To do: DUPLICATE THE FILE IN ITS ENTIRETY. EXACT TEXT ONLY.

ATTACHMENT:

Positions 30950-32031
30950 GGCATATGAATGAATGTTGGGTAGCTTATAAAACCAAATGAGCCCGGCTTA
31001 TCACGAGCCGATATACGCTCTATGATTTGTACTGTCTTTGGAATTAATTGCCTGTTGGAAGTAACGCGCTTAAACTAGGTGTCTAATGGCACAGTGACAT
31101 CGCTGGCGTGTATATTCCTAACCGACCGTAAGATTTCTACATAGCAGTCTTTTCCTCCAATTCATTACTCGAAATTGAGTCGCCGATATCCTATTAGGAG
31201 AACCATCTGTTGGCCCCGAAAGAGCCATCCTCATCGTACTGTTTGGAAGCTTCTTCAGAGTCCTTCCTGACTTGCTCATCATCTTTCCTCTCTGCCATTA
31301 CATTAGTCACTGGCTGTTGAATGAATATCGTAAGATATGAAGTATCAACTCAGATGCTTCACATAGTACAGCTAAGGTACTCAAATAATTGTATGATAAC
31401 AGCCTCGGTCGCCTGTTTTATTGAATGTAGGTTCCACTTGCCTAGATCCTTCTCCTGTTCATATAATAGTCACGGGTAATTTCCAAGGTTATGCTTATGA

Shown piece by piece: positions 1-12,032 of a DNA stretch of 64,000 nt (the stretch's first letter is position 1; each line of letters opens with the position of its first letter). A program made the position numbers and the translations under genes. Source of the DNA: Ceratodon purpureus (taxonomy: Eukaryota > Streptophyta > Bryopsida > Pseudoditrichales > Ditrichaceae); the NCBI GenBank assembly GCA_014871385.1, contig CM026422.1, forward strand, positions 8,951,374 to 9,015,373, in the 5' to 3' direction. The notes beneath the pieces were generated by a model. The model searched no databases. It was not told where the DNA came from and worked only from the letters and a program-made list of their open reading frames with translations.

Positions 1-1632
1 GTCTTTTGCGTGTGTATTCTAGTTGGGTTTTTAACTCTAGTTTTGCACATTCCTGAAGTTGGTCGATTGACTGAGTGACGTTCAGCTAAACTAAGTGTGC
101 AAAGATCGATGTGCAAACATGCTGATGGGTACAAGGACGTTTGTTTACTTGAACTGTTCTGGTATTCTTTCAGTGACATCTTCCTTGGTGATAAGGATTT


Positions 30950-32031
30950 GGCATATGAATGAATGTTGGGTAGCTTATAAAACCAAATGAGCCCGGCTTA
31001 TCACGAGCCGATATACGCTCTATGATTTGTACTGTCTTTGGAATTAATTGCCTGTTGGAAGTAACGCGCTTAAACTAGGTGTCTAATGGCACAGTGACAT
31101 CGCTGGCGTGTATATTCCTAACCGACCGTAAGATTTCTACATAGCAGTCTTTTCCTCCAATTCATTACTCGAAATTGAGTCGCCGATATCCTATTAGGAG
31201 AACCATCTGTTGGCCCCGAAAGAGCCATCCTCATCGTACTGTTTGGAAGCTTCTTCAGAGTCCTTCCTGACTTGCTCATCATCTTTCCTCTCTGCCATTA
31301 CATTAGTCACTGGCTGTTGAATGAATATCGTAAGATATGAAGTATCAACTCAGATGCTTCACATAGTACAGCTAAGGTACTCAAATAATTGTATGATAAC
31401 AGCCTCGGTCGCCTGTTTTATTGAATGTAGGTTCCACTTGCCTAGATCCTTCTCCTGTTCATATAATAGTCACGGGTAATTTCCAAGGTTATGCTTATGA

Shown piece by piece: positions 1-12,032 of a DNA stretch of 64,000 nt (the stretch's first letter is position 1; each line of letters opens with the position of its first letter). A program made the position numbers and the translations under genes. Source of the DNA: Ceratodon purpureus (taxonomy: Eukaryota > Streptophyta > Bryopsida > Pseudoditrichales > Ditrichaceae); the NCBI GenBank assembly GCA_014871385.1, contig CM026422.1, forward strand, positions 8,951,374 to 9,015,373, in the 5' to 3' direction. The notes beneath the pieces were generated by a model. The model searched no databases. It was not told where the DNA came from and worked only from the letters and a program-made list of their open reading frames with translations.

Positions 1-1632
1 GTCTTTTGCGTGTGTATTCTAGTTGGGTTTTTAACTCTAGTTTTGCACATTCCTGAAGTTGGTCGATTGACTGAGTGACGTTCAGCTAAACTAAGTGTGC
101 AAAGATCGATGTGCAAACATGCTGATGGGTACAAGGACGTTTGTTTACTTGAACTGTTCTGGTATTCTTTCAGTGACATCTTCCTTGGTGATAAGGATTT